Meet Primo, a French startup that recently raised a $3.4 million funding round to build a software-as-a-service product that handles the IT needs of small and medium companies. Primo keeps track of your fleet of devices and can then help you manage it without a dedicated IT manager.
Headline and Global Founders Capital are leading the funding round, with several business angels also participating, such as Arthur Waller, Romain Niccoli, Ilana Elbaz, Josef Bovet, Matthieu Birach and Romain Libeau.
Small companies usually don’t have a dedicated IT team. They tend to hire their first IT manager when they reach 200 or 300 employees. Before that, it’s a mess. Some people in the team are “pretty good with computers” and can fix minor issues. For heavy-duty tasks, companies often rely on outsourced IT.
When there’s a new hire, someone from the HR or admin teams will make sure that the new employee has everything they need to get started. It often involves ordering a new computer, adding a reference number to a spreadsheet, emailing the outsourced IT person so that they can grant access to internal tools, etc.
“The complexity of IT has completely changed — it has become operational. When someone joins the team, there are 35 tasks to do,” Primo co-founder and CEO Martin Pannier told me. It’s a time-consuming process and chances are the task list is not even up to date.
An IT companion
Primo wants to be the companion SaaS for small companies. It currently has four different modules that should speed up and rationalize IT tasks.
“Everyone has become an accidental IT manager. It has a lot of advantages. One, it’s free. Two, it’s super agile and responsive,” Pannier said.
First, Primo can simplify how your company manages laptops and other devices. Instead of ordering from different websites and manually keeping track of devices in a spreadsheet, Primo users can order new laptops from Primo’s dashboard.
As Primo is connected to several HR information systems, it’s easy to see which laptop belongs to which employee. This module is free and acts as the top of the funnel when it comes to customer acquisition for the SaaS platform. Primo customers pay the retail price for new laptops while the startup takes a cut thanks to wholesale pricing.
Second, Primo helps you manage devices remotely. For this module, the company works with Hexnode, a mobile device management (MDM) company. But instead of showcasing a ton of options to the end customers, Primo is focusing on the needs of small companies.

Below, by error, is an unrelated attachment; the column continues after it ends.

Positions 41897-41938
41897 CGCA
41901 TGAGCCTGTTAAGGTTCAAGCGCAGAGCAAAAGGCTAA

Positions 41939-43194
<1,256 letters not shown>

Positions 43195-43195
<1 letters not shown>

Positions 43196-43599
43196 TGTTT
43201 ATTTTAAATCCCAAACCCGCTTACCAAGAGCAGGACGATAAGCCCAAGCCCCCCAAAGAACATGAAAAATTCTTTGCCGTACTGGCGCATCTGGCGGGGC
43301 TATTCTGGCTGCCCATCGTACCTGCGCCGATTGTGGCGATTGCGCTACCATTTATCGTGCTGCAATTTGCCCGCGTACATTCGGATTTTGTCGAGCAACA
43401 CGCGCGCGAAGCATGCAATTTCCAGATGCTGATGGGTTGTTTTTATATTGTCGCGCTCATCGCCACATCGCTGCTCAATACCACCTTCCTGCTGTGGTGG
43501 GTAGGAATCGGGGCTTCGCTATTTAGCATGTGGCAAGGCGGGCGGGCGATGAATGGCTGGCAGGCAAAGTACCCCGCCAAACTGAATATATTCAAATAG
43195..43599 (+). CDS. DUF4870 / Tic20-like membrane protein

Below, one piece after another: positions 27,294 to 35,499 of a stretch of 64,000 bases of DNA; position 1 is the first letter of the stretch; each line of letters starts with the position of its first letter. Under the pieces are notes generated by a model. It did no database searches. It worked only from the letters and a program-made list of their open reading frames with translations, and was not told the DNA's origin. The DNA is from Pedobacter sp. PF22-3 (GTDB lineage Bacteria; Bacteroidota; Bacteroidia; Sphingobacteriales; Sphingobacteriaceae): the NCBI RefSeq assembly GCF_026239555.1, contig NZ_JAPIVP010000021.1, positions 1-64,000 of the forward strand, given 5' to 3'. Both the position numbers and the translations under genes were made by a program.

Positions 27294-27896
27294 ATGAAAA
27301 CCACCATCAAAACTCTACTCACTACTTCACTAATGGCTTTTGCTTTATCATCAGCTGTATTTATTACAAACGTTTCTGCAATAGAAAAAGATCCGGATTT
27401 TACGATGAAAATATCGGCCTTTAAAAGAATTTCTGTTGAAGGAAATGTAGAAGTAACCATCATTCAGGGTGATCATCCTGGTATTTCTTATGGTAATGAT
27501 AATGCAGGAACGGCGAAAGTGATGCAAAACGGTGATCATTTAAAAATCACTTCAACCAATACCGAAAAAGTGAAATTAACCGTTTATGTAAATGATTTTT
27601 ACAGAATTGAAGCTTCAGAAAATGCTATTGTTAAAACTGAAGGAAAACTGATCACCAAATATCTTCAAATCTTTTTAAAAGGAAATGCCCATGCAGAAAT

The default configuration is already quite opinionated and should cover the vast majority of use cases. The laptop display is locked after five minutes, local storage is encrypted by default, automatic updates are enabled, etc. Customers can also use Primo’s MDM module to deploy apps on the employees’ laptops.
Third, Primo has a security module with Next-Generation Antivirus solutions (NGAV) and end-point detection and response (EDR). Once again, the company is partnering with another company to bring these features.
Finally, Primo also offers support features. In that case, if an employee has a problem because they spilled some water or their laptop got stolen, Primo handles all repairs and replacements with next-day loaner devices and some insurance coverage.
Up next, the startup wants to tackle software IT. Big companies often rely on an identity and access management product like Okta to make sure that everybody has access to the right tools — and that former employees can’t access Slack anymore.
But it’s extremely complex to implement. “Okta addresses companies from 250 to 300,000 employees. But 99% of their efforts go towards the 5,000 to 300,000 segment,” Pannier said.
Some companies rely on Google’s single sign-on feature. But that requires some development and manual configuration. Instead, Primo is going to rely on Auth0 (a company that was acquired by Okta) for their access management products. But that’s not live just yet.
Essentially, Primo is part of this new trend of SaaS startups that bundle a bunch of products in the same platform. The idea is that things should be easy and simple for small companies. They don’t want to deal with four different vendors if a company can already cover 95% of their needs.